TEHRAN, Iran — Iran defended Sunday its decision to use advanced centrifuges prohibited by its unraveling 2015 nuclear deal with world powers as a visiting top official of the United Nations atomic watchdog urged Tehran to offer "time and active cooperation" with his inspectors.
The visit and careful comments by Cornel Feruta, the acting director-general of the International Atomic Energy Agency, show the pressure his organization is now under as Iran steps further away from the deal the IAEA is meant to monitor.
Also Sunday, a top U.S. Treasury official visiting Abu Dhabi insisted that Iran's oil exports "have taken a serious nosedive" after President Donald Trump withdrew America from the accord and imposed sanctions on its energy industry. Her comments came as Iran acknowledged its oil tanker pursued by the U.S. had "docked on the shores of the Mediterranean Sea" after satellite pictures showed it off the coast of Syria, despite a pledge by Tehran it wouldn't go there after being seized.
Iran has already crept past limits the deal imposed on nuclear enrichment and its uranium stockpile. It is trying to pressure Europe to find a way to sell crude oil abroad despite U.S. sanctions.
Meanwhile, mysterious attacks on oil tankers near the Strait of Hormuz, Iran shooting down a U.S. military surveillance drone and other incidents across the wider Middle East followed Trump's decision.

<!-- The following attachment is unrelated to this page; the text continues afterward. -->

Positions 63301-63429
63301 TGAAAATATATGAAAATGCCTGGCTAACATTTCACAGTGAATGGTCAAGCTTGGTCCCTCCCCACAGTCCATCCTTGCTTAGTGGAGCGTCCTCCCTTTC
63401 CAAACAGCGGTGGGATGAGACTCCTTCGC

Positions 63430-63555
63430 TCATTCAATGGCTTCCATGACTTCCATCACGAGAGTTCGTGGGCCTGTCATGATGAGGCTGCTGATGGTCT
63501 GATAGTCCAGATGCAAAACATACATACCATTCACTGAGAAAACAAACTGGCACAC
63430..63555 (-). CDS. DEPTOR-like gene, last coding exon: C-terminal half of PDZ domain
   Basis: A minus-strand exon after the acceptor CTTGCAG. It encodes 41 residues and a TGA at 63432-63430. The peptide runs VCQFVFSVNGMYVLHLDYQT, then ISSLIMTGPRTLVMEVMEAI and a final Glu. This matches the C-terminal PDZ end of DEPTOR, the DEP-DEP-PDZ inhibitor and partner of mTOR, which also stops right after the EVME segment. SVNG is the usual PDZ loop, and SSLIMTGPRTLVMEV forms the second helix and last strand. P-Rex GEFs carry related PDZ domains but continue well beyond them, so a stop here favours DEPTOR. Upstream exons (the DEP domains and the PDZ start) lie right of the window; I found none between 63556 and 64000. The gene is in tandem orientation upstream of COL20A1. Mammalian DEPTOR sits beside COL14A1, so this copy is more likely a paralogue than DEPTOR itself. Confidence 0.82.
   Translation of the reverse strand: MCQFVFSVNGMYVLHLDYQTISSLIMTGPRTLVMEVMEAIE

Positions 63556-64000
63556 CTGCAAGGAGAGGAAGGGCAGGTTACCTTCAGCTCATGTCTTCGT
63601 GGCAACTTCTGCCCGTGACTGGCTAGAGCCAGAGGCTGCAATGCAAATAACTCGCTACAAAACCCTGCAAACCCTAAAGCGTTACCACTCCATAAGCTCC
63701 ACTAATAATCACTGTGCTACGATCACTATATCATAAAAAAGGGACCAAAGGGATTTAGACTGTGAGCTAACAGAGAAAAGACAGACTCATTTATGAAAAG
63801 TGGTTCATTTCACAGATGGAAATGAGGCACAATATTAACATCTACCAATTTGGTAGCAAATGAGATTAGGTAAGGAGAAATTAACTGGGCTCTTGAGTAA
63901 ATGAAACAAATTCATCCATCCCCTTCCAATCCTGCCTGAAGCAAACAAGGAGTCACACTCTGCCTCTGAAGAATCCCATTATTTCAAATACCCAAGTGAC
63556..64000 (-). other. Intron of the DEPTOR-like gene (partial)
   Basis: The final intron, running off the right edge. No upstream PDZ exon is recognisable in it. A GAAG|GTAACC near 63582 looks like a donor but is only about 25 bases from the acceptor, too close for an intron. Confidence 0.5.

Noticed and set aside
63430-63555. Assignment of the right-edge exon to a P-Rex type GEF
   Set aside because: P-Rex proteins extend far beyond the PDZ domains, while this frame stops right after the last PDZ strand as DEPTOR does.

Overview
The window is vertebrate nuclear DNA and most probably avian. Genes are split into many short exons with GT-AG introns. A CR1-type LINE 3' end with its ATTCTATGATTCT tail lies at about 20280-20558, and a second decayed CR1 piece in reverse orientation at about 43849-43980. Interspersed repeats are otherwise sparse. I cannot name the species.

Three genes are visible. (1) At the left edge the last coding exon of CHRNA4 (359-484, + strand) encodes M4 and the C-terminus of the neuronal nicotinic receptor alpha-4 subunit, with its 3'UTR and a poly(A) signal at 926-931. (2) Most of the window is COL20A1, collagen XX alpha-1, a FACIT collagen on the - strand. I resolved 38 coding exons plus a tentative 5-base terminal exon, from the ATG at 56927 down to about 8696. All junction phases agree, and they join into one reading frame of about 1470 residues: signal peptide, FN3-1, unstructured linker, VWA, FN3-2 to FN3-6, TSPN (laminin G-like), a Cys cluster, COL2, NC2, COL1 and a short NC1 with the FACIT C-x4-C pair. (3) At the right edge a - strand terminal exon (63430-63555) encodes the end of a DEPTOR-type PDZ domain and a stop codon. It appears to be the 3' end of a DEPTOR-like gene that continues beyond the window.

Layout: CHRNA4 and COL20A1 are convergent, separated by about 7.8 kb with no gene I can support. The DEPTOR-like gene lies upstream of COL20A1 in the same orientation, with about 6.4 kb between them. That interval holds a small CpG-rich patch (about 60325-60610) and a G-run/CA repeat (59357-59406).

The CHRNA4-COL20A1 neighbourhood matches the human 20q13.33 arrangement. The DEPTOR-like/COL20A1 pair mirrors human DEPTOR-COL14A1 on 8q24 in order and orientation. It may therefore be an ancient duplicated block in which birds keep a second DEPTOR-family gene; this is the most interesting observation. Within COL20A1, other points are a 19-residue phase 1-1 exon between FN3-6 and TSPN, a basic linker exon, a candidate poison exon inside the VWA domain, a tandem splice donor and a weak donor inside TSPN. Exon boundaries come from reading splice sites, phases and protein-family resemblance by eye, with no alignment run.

Feruta met with Iranian Foreign Minister Mohammad Javad Zarif and Ali Akbar Salehi, the head of Iran's nuclear program, while in Tehran. He is serving as the IAEA's acting director after the death of late director-general Yukiya Amano in July.
While Iran continues to pull away from the deal, Tehran has made clear it wants IAEA inspectors to continue their work. But officials blamed European leaders for being unable so far to offer a way for Iran to sell its crude oil around U.S. sanctions. A proposal by France to offer a $15 billion line of credit failed to materialize. China, Britain, France, Germany and Russia all were parties to the accord.
"There is the issue of the European Union, which was supposed to fill the vacuum created after America (left the deal) but unfortunately they could not act the way they had promised," Salehi said.
He added: "They have put us in a complicated and critical situation."
For his part, Feruta followed the same careful pattern of the late Amano by trying to say as little as he could.
"We do of course express the view that timely and active cooperation is very important, and also the fact that time is very important," he said.